Latina women earn less than any other major racial group, regardless of gender. Latinas are also less likely to work in high-paying managerial or professional occupations. Latinas earn an average of $28,410 for full-time work, which is 59 cents for every dollar White men earn. Even NCLR says this is of great concern, the report was optimistic in stating that women in Florida are projected to reach parity with men by the year 2038.

LATINO HOUSEHOLD WEALTH

While the gap in annual income between Latinos and whites is about $10 thousand dollars, white households have over 12 times the wealth that Hispanic household do. The median Hispanic household wealth was only $6 thousand in Florida during 2011, but by comparison, median wealth was over $100 thousand dollars for white households.

LATINOS AND BANKING

Around 11 percent of Latino households did not have access to a bank account in 2013, compared to 3 percent of White households. Payday stores are of great concern in the NCLR report. Payday stores offer short-term loans until the next pay day but come associated with heavy fees. In 2005 these lending practices took $2.5 billion in fees from clients, including many Latinos. These stores are concentrated in minority areas where access to mainstream banking services are more limited.

HOMEOWNERSHIP

The rate of Latino homeowners is 49.9 percent, which is below the Florida rate at 64.1 percent. In May 2015, Florida still has the highest foreclosure rate in the U.S., hurting Latino ownership rates especially hard throughout the economic depression following 2008.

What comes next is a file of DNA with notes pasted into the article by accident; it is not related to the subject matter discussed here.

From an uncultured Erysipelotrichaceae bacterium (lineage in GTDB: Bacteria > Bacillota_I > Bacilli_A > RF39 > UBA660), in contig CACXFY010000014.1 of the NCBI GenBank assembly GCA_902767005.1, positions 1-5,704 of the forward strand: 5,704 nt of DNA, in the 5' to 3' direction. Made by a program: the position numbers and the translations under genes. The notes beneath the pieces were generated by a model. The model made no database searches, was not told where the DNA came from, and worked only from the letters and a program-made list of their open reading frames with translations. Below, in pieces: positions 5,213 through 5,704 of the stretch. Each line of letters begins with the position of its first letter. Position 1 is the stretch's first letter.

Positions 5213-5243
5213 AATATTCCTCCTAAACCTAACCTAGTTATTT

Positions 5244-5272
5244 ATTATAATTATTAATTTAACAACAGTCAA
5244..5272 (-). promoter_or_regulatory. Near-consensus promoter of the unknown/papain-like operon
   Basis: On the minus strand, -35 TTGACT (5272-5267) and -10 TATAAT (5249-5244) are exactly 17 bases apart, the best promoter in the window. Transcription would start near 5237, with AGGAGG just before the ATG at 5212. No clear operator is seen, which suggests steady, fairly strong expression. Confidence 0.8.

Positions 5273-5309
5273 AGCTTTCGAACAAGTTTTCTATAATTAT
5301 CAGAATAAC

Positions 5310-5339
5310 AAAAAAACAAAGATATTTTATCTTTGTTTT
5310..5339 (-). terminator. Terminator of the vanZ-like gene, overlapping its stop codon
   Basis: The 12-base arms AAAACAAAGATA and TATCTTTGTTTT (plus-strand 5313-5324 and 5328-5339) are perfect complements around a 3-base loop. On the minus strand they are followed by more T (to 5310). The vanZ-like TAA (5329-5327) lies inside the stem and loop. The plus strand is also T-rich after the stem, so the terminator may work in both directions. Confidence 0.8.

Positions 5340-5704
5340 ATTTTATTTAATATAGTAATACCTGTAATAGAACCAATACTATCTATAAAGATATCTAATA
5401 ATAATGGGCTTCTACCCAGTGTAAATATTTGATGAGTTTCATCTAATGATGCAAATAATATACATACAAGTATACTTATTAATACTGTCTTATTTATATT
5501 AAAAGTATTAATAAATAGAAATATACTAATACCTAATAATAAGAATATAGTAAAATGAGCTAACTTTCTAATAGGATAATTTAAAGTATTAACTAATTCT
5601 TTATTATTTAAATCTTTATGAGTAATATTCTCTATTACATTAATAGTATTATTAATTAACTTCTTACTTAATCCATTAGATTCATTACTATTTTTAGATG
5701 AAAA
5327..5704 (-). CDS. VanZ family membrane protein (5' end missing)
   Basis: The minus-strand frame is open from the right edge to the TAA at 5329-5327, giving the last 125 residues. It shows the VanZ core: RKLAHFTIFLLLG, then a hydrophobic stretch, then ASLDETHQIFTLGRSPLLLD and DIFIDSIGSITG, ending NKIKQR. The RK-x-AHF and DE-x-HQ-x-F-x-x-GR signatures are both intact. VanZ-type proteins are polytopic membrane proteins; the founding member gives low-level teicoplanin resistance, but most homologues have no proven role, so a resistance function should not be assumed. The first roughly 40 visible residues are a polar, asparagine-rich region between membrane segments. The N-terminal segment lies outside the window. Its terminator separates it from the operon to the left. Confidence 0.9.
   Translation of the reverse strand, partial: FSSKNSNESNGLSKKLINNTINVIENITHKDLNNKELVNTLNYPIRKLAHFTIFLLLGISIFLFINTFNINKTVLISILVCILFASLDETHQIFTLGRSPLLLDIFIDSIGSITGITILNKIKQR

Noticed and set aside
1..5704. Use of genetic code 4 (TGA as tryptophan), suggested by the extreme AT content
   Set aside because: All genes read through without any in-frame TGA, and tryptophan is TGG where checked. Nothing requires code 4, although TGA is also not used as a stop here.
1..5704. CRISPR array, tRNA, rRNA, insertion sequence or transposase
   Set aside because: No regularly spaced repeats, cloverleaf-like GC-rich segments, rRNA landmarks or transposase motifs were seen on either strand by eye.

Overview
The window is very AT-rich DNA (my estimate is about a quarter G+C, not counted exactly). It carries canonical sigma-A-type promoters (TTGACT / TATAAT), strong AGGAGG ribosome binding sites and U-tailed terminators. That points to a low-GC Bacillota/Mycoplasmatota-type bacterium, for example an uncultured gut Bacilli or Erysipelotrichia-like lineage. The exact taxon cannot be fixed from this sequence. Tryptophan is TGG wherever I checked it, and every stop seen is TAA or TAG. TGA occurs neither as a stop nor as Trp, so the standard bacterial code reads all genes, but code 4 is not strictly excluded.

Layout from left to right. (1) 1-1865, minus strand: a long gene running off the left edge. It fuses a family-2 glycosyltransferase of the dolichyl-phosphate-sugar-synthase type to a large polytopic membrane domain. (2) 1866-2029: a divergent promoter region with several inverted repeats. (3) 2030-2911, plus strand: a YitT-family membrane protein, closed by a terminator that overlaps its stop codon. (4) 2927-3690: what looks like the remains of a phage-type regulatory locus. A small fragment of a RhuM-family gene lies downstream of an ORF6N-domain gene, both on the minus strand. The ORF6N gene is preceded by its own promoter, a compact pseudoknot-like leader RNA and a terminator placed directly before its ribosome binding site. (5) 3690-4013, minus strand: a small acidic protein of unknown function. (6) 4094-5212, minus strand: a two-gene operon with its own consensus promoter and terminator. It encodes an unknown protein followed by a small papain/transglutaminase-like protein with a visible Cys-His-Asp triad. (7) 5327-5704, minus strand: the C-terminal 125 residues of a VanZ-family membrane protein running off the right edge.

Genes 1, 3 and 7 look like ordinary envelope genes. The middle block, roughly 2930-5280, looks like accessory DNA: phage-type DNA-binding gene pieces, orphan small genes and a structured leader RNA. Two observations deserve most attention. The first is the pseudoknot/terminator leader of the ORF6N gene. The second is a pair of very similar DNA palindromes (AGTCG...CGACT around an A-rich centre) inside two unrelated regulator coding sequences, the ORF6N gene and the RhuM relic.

ACCESS TO RETIREMENT

Florida is among the states where Hispanics have least access to retirement. Only 31 percent have an employer-provided retirement plan. This reflects the national trend. Part of the reason for this is that Latinos are overrepresented in agriculture, service, construction and small businesses sectors where retirement plan sponsorship rate are lower.

K-12 EDUCATION

In 2015, only 34 percent of Latino 4th graders were reading proficiently compared to 49 percent of Whites. The NCLR report also points to a small decline in mathematics proficiency between 2011 and 2015 (from 13 percent to 11 percent) but proficiency among Hispanic English learners increased slightly, from 12 percent to 14 percent from 2011 to 2015.

RECOMMENDATIONS:

NCLR found in a recent survey that 63 percent of Florida Latinos who are registered voters said their personal finances have remained the same or worsened, and about half said they worried about not having enough money to pay monthly bills.

In the report, NCLR issued several recommendations, including increasing the minimum wage to $15 by 2020 — though this is vigorously opposed by Florida's current governor, Republican Rick Scott. The report also recommends establishing a state-sponsored retirement savings plan and closing the Medicaid coverage gap, among other policies. Currently Florida is one of several states that refused to expand Medicaid as part of Obamacare.

The report highlights the need to close the substantial income and wealth gap between Florida's Latinos and non-Latino whites as Hispanics continue to become a demographic force in the state.